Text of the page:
We launched our first series called "Under The Hoodie"

With our Under The Hoodie series, we are shining the spotlight on everyday tech talents who are high-flyers in their fields.

We launched our first series called "Under The Hoodie"

Under The Hoodie (UTH) is our first-ever content series as a media organisation. In this post, we will tell you why.

UTH is a series that spotlights the everyday tech talent flying-high in their fields. This includes young operation leads, product managers, product designers, engineers, marketing and growth specialists. And no-code wizards.

With this Series, we want to inspire the 15-24 year olds. By sharing the stories of people within their age bracket, and some outside it.

Bottomline is that, these stories will not be about founders but employees.  

The world is in a conundrum, particularly Africa and Nigeria

High level of unemployment has led many to entrepreneurship. Yet, only 1 in 10 startups survive in the long run, pushing many back into under-employment.

According to a 2015 report by the UN's Department of Economics and Social Affairs,

  • There were 1.2 billion youths aged 15-24 in the world, projected to increase by 7% (that is, 1.3 billion) in 2030
  • While youth population has stabilised in many continents like Latin America & the Caribbean, Europe, Northern America, and Oceania, that of Africa is yet to peak
  • Africa had 226 million youths within that age bracket of 15-24
  • By 2030, Africa's young population will increase by a whopping 42% to 321 million
  • Nigeria, being the most populous country on the continent, is projected to have its youth population grow by 60%
  • Unfortunately, Nigeria, a country set to record the most growth in youth population has a very high rate (24%) of youth unemployment

Now, because of the high level of unemployment in Nigeria, the youth have taken to entrepreneurship. And as such, the media, including tech media, is rife with news of a startup that just launched, or received funding or more recently, exited. And because the media shapes perception, we have many young people aspiring to become a founder.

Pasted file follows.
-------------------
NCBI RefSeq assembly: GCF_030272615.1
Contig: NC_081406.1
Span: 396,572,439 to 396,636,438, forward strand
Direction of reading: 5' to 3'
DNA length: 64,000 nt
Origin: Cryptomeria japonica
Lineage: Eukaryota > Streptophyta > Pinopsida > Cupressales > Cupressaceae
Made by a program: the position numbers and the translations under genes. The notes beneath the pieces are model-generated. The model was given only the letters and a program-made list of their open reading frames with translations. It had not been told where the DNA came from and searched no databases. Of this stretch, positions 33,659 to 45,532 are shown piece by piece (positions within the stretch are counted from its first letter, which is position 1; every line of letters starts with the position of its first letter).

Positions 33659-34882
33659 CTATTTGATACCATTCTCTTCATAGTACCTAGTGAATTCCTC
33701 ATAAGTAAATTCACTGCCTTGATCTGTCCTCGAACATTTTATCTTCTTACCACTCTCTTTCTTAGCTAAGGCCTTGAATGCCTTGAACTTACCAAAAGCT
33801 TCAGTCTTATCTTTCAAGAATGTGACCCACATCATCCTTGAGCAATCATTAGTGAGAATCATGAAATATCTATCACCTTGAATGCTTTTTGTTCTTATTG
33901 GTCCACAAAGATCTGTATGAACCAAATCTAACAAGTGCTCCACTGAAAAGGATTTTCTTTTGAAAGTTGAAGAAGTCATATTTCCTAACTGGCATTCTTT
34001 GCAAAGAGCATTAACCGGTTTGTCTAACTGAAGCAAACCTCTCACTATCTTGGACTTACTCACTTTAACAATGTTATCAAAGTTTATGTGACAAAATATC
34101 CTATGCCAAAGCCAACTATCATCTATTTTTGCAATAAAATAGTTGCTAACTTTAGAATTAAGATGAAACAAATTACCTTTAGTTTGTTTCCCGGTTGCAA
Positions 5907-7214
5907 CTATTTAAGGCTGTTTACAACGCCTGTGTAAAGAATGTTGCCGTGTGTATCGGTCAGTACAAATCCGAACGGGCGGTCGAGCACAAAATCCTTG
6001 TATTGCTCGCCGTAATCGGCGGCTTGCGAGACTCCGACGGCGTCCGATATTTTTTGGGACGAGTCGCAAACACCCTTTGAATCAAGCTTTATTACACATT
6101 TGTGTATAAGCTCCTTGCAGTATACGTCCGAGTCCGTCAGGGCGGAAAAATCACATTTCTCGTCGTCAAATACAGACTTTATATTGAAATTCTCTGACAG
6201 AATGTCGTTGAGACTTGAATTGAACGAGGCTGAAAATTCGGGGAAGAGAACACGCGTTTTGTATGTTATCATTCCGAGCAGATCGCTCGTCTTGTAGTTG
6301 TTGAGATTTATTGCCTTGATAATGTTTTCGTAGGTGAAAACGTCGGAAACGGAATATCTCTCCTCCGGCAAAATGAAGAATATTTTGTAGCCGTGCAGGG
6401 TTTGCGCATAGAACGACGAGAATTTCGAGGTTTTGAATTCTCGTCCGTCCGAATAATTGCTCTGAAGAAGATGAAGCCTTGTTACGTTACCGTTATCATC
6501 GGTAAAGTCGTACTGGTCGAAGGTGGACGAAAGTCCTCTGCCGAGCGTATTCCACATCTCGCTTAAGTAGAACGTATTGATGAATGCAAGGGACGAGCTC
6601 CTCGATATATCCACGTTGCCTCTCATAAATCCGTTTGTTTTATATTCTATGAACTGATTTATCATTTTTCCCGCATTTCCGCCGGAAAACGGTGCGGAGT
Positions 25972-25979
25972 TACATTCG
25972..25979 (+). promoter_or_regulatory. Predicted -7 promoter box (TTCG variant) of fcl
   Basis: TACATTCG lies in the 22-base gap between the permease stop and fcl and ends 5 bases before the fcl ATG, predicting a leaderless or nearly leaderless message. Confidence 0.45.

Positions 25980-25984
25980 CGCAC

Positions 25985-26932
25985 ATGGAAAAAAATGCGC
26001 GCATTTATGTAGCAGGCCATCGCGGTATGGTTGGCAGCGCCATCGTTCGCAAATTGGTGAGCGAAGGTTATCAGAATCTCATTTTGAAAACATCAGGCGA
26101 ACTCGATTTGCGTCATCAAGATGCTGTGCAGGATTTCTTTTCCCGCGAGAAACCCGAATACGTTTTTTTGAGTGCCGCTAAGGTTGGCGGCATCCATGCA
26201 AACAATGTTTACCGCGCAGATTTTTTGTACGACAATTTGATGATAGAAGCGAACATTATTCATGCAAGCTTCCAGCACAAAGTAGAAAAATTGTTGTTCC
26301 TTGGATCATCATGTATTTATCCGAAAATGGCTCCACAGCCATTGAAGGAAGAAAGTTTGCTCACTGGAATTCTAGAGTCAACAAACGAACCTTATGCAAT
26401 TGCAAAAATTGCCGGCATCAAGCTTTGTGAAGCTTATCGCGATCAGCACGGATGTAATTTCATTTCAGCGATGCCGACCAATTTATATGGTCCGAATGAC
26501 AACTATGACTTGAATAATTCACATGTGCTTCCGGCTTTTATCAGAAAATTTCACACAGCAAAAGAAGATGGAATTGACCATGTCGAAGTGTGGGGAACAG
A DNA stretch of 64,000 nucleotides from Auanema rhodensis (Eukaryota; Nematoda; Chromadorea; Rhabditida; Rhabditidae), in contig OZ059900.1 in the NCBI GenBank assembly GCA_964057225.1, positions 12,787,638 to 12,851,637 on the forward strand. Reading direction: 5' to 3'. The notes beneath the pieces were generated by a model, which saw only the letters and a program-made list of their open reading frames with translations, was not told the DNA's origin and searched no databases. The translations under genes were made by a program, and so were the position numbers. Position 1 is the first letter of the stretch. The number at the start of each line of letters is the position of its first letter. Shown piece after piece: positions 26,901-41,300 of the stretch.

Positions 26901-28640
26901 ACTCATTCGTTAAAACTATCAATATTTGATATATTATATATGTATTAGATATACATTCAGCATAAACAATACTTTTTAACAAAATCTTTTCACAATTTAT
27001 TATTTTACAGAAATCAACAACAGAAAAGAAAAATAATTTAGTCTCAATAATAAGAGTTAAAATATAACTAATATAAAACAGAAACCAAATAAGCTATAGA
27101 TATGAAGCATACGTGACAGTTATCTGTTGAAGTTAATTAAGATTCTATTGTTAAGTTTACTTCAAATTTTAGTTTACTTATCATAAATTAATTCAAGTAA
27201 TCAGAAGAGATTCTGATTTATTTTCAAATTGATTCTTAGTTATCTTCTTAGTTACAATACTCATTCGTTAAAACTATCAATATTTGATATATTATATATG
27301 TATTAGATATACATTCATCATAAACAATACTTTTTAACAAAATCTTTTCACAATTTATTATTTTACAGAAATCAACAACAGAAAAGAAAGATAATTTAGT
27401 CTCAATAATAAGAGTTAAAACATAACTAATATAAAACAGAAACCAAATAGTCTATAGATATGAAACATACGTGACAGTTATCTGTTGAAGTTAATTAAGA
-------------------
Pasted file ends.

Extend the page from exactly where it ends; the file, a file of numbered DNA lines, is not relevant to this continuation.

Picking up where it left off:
For so long, we have missed out on those in formal employment—many of which who later go ahead to found their own startup. But while they were in paid employment, nobody seemed to care about their story.

Take, for instance, the CEO of the biggest payment startup out of Nigeria, Olugbenga “GB” Agboola. GB is firmly in his 30s and no one knew about him until Flutterwave. Meanwhile, he had made some strides before then. As early as 2004, he was an Application Engineer at global fintech, Paypal. More recently (2014), he was the Product Manager for the Wallet product Google was building.

  • What if we wrote about a GB seven years ago when he was a Product Manager at Google?
  • Were we going to jinx his foray into Flutterwave or inspire more Nigerians to dream of working at global companies, rather than starting a company straight out of the University (if they attended one)?
  • What impact could we have?

There is another example in Maya Horgan Famodu, the Founder of Ingressive and Ingressive Capital. In 2012, she was a Mortgage Banker at JPMorgan Chase. And then, in 2013, she started blogging for the Huffington Post where she wrote about investing and business. Looking back, it makes perfect sense that her experience in finance and working with entrepreneurs would lead to something called Ingressive.